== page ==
"Cap'n, I've seed birds as wouldn't wait till a man was dead," said Case.
"Haw! haw! you can't come no sailor yarns on this fellar. Wal, now, we've got ther Englishman's gold. One or t'other of us might jest as well hev it all."
"Right yer are, cap'n. Dice, cards, anyways, so long as I knows the game."
"Here, Jenks, hand over yer clickers, an' bring us a flat stone," said Legget, sitting on the moss and emptying the belt in front of him. Case took a small bag from the dark blue jacket that had so lately covered Mordaunt's shoulders, and poured out its bright contents.
"This coat ain't worth keepin'," he said, holding it up. The garment was rent and slashed, and under the left sleeve was a small, blood-stained hole where one of Brandt's blows had fallen. "Hullo, what's this?" muttered the sailor, feeling in the pocket of the jacket. "Blast my timbers, hooray!"
He held up a small, silver-mounted whiskey flask, unscrewed the lid, and lifted the vessel to his mouth.
"I'm kinder thirsty myself," suggested Legget.
"Cap'n, a nip an' no more," Case replied, holding the flask to Legget's lips.
The outlaw called Jenks now returned with a flat stone which he placed between the two men. The Indians gathered around. With greedy eyes they bent their heads over the gamblers, and watched every movement with breathless interest. At each click of the dice, or clink of gold, they uttered deep exclamations.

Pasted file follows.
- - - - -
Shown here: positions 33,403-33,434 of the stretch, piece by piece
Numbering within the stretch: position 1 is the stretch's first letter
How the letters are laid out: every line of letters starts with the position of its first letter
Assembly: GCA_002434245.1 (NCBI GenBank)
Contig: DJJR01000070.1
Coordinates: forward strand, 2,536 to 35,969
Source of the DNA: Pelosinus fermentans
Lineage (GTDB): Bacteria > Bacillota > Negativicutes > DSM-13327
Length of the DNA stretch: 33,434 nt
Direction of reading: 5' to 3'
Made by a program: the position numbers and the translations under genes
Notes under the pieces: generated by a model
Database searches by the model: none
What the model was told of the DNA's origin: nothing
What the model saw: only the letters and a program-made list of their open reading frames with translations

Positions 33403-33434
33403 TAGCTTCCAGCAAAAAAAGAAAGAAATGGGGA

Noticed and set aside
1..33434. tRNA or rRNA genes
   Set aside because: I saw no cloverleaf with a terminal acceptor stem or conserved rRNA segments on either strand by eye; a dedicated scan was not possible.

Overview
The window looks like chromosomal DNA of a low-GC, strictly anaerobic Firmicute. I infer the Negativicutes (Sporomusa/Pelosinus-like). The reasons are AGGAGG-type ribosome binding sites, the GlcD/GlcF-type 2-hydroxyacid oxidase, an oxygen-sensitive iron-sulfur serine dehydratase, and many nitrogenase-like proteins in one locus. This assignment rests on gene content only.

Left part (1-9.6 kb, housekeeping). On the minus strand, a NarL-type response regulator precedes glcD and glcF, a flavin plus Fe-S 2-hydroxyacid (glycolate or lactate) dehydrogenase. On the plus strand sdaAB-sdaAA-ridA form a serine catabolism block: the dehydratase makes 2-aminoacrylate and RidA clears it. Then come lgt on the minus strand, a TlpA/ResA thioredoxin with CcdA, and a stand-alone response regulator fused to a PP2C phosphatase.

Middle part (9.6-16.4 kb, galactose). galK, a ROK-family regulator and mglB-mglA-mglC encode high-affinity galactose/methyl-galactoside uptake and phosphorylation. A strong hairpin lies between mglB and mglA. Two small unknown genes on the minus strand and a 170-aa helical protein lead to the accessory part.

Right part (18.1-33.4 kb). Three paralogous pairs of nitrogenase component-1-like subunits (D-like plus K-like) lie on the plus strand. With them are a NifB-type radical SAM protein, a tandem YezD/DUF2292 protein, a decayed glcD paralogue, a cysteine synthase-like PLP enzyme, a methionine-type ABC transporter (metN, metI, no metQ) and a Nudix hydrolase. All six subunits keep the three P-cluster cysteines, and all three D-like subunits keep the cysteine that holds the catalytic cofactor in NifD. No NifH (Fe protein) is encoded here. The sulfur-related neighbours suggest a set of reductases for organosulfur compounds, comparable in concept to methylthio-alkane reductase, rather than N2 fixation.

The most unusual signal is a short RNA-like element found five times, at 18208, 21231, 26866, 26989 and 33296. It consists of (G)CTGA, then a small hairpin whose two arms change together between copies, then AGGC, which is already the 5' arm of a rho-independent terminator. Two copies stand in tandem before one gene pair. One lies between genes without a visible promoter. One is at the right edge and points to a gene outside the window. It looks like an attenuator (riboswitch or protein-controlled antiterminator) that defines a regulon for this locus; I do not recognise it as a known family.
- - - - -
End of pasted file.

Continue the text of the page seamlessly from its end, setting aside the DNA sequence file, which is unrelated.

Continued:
"Luck's again' ye, cap'n," said Case, skilfully shaking the ivory cubes.
"Hain't I got eyes?" growled the outlaw.
Steadily his pile of gold diminished, and darker grew his face.
"Cap'n, I'm a bad wind to draw," Case rejoined, drinking again from the flask. His naturally red face had become livid, his skin moist, and his eyes wild with excitement.
"Hullo! If them dice wasn't Jenks's, an' I hadn't played afore with him, I'd swear they's loaded."
"You ain't insinuatin' nothin', cap'n?" inquired Case softly, hesitating with the dice in his hands, his evil eyes glinting at Legget.
"No, you're fair enough," growled the leader. "It's my tough luck."
The game progressed with infrequent runs of fortune for the outlaw, and presently every piece of gold lay in a shining heap before the sailor.